arrangement. The annual league contribution made on behalf of each

game official will begin with an average of more than $18,000

per official and increase to more than $23,000 per official in

2019.

Beginning with the 2013 season, the NFL will have the option to hire a number of officials on a full-time basis to work year

round, including on the field. The NFL also will be able to retain additional officials for training and development, and

can assign those officials to work games. The number of additional officials will be determined by the league.

"As you know, this has to be ratified and we know very little about it, but we're excited to be back. And ready," referee

Ed Hochuli told The Associated Press by telephone. "And I think that's the most important message — that we're ready."

The longest contract with on-field officials in NFL history was reached with the assistance of two federal mediators.

Replacements have been used both to play and officiate NFL games before. In 1987, the players went on strike and three games

were played with replacement players. In 2001, the first week of the regular season was officiated by replacements before

a deal was worked out.

One big difference: The replacements 11 years ago generally came from the highest levels of college football. These officials

were from lower college divisions or other leagues such as Arena Football.

After Seattle's 14-12 victory against the Packers, their ability to call fast-moving NFL games drew mounting criticism, with

ESPN analyst Jon Gruden calling their work "tragic and comical."

The Seahawks beat Green Bay on a desperation

pass into the end zone on the final play. Packers safety M.D. Jennings

had both

hands on the ball in the end zone, and when he fell to the ground

in a scrum, both Jennings and Seahawks receiver Golden Tate

had their arms on the ball.

The closest official to the play, at the back of the end zone, signaled for the clock to stop, while another official at the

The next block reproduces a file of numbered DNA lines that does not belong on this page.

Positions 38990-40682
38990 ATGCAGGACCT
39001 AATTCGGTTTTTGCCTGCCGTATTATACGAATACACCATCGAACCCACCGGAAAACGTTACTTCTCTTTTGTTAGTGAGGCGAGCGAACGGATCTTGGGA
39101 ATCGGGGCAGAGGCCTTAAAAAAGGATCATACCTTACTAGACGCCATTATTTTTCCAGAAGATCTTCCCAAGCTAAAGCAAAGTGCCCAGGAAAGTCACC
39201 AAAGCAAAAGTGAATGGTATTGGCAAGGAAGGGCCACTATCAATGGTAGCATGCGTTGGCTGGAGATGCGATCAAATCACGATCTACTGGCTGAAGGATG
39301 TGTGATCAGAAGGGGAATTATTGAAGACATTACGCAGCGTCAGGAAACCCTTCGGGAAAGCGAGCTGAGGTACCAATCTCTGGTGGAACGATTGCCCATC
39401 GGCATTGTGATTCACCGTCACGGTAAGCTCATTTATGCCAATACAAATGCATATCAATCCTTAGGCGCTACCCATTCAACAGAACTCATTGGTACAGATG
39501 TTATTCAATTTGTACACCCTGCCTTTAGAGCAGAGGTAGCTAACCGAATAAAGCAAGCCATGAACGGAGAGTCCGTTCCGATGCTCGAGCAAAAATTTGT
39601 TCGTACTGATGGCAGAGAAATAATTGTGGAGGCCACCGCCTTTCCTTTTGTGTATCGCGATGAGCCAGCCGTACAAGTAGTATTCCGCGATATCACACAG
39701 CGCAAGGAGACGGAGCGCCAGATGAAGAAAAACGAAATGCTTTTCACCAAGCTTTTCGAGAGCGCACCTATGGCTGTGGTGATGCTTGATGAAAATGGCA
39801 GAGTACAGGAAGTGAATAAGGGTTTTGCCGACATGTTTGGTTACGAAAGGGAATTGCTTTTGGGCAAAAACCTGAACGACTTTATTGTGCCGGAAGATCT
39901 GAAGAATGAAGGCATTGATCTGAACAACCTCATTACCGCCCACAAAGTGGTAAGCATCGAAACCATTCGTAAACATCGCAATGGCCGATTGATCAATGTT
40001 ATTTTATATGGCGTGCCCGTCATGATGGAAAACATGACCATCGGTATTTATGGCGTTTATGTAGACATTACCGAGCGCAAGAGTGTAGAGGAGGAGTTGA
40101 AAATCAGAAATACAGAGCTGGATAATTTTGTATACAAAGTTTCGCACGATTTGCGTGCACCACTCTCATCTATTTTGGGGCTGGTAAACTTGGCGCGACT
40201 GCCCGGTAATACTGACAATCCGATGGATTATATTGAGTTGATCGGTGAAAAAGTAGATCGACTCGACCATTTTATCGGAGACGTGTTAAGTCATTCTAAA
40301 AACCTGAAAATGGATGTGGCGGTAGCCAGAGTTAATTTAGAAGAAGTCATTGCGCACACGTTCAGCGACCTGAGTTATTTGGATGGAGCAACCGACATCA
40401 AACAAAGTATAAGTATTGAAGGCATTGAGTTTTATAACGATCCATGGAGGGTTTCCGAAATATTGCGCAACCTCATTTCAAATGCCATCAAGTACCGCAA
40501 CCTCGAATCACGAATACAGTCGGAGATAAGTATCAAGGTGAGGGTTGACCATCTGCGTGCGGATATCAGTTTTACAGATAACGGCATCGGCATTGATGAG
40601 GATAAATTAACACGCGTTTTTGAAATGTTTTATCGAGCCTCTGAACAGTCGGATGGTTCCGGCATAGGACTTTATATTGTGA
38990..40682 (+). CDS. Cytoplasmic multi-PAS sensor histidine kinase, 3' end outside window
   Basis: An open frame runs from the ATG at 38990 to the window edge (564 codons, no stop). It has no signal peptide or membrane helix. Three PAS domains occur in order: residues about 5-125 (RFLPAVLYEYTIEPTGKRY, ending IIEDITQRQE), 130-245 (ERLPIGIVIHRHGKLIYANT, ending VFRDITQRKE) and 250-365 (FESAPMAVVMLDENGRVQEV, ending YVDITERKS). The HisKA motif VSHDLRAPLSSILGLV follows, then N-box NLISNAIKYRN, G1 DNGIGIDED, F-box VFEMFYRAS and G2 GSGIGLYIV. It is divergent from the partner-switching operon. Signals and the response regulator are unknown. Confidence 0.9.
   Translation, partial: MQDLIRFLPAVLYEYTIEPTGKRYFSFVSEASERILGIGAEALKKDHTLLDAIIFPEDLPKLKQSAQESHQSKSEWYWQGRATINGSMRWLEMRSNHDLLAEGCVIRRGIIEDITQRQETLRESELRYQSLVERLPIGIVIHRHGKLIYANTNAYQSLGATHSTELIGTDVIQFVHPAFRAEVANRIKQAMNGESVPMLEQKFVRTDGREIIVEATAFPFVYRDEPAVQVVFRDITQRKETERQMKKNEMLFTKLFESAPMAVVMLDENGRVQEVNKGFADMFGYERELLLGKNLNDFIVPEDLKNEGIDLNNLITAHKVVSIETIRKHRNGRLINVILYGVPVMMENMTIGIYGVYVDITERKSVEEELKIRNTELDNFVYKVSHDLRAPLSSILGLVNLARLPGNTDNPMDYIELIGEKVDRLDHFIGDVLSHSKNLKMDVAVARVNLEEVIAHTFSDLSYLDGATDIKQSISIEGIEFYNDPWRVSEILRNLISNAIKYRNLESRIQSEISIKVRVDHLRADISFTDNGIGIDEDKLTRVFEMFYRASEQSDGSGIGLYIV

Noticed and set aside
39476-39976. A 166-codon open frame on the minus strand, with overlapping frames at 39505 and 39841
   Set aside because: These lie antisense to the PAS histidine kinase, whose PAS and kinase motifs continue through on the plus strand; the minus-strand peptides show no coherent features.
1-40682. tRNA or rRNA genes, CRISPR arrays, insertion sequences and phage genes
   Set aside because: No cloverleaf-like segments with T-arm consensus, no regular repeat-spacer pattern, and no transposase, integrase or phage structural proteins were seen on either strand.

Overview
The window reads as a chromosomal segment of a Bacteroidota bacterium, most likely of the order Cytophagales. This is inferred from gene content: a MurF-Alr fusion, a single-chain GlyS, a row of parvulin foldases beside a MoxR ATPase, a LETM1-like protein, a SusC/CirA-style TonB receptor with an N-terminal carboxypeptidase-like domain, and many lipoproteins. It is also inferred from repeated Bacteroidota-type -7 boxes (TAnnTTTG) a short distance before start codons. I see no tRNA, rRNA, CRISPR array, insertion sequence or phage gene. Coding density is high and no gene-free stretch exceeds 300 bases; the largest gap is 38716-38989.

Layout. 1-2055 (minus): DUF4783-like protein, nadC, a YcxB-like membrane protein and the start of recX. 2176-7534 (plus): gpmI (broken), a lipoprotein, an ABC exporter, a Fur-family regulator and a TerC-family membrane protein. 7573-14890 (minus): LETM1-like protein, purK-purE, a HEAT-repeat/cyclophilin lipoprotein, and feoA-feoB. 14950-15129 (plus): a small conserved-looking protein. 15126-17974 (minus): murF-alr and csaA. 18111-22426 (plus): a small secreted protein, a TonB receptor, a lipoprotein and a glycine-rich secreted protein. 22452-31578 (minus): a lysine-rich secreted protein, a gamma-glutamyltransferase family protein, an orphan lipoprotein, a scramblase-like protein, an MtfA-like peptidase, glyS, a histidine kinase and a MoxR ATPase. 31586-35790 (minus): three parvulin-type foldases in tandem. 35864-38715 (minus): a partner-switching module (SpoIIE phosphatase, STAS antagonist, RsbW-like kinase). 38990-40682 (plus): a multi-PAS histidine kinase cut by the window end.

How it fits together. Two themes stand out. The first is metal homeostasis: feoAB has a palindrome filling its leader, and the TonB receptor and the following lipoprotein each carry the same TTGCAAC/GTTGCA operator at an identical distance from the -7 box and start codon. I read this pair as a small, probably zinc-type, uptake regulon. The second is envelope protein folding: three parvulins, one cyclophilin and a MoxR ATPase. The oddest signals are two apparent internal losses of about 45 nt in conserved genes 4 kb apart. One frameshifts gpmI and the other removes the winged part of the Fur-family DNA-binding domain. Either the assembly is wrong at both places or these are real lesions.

sideline ran in and then signaled touchdown.

The NFL said Tuesday that the touchdown pass

should not have been overturned — but acknowledged Tate should have

been called

for offensive pass interference before the catch. The league also

said there was no indisputable evidence to reverse the call

made on the field.

That drew even louder howls of disbelief. Some coaches, including Miami's Joe Philbin and Cincinnati's Marvin Lewis, tried

to restore some calm by instructing players not to speak publicly on the issue.

Fines against two coaches for incidents involving the replacements were handed out Wednesday.

Patriots coach Bill Belichick was docked

$50,000 for trying to grab an official's arm Sunday to ask for an

explanation of

a call after his team lost at Baltimore. And Washington offensive

coordinator Kyle Shanahan was tagged for $25,000 for what

the league called "abuse of officials" in the Redskins' loss to

Cincinnati on Sunday. Two other coaches, Denver's John Fox

and assistant Jack Del Rio, were fined Monday for their conduct

involving the replacements the previous week.

"I accept the discipline and I apologize for the incident," Belichick said.

Players were in no mood for apologies from anyone.

"I'll probably get in trouble for this, but you have to have competent people," Carolina receiver Steve Smith said. "And if

you're incompetent, get them out of there."

And now they are out.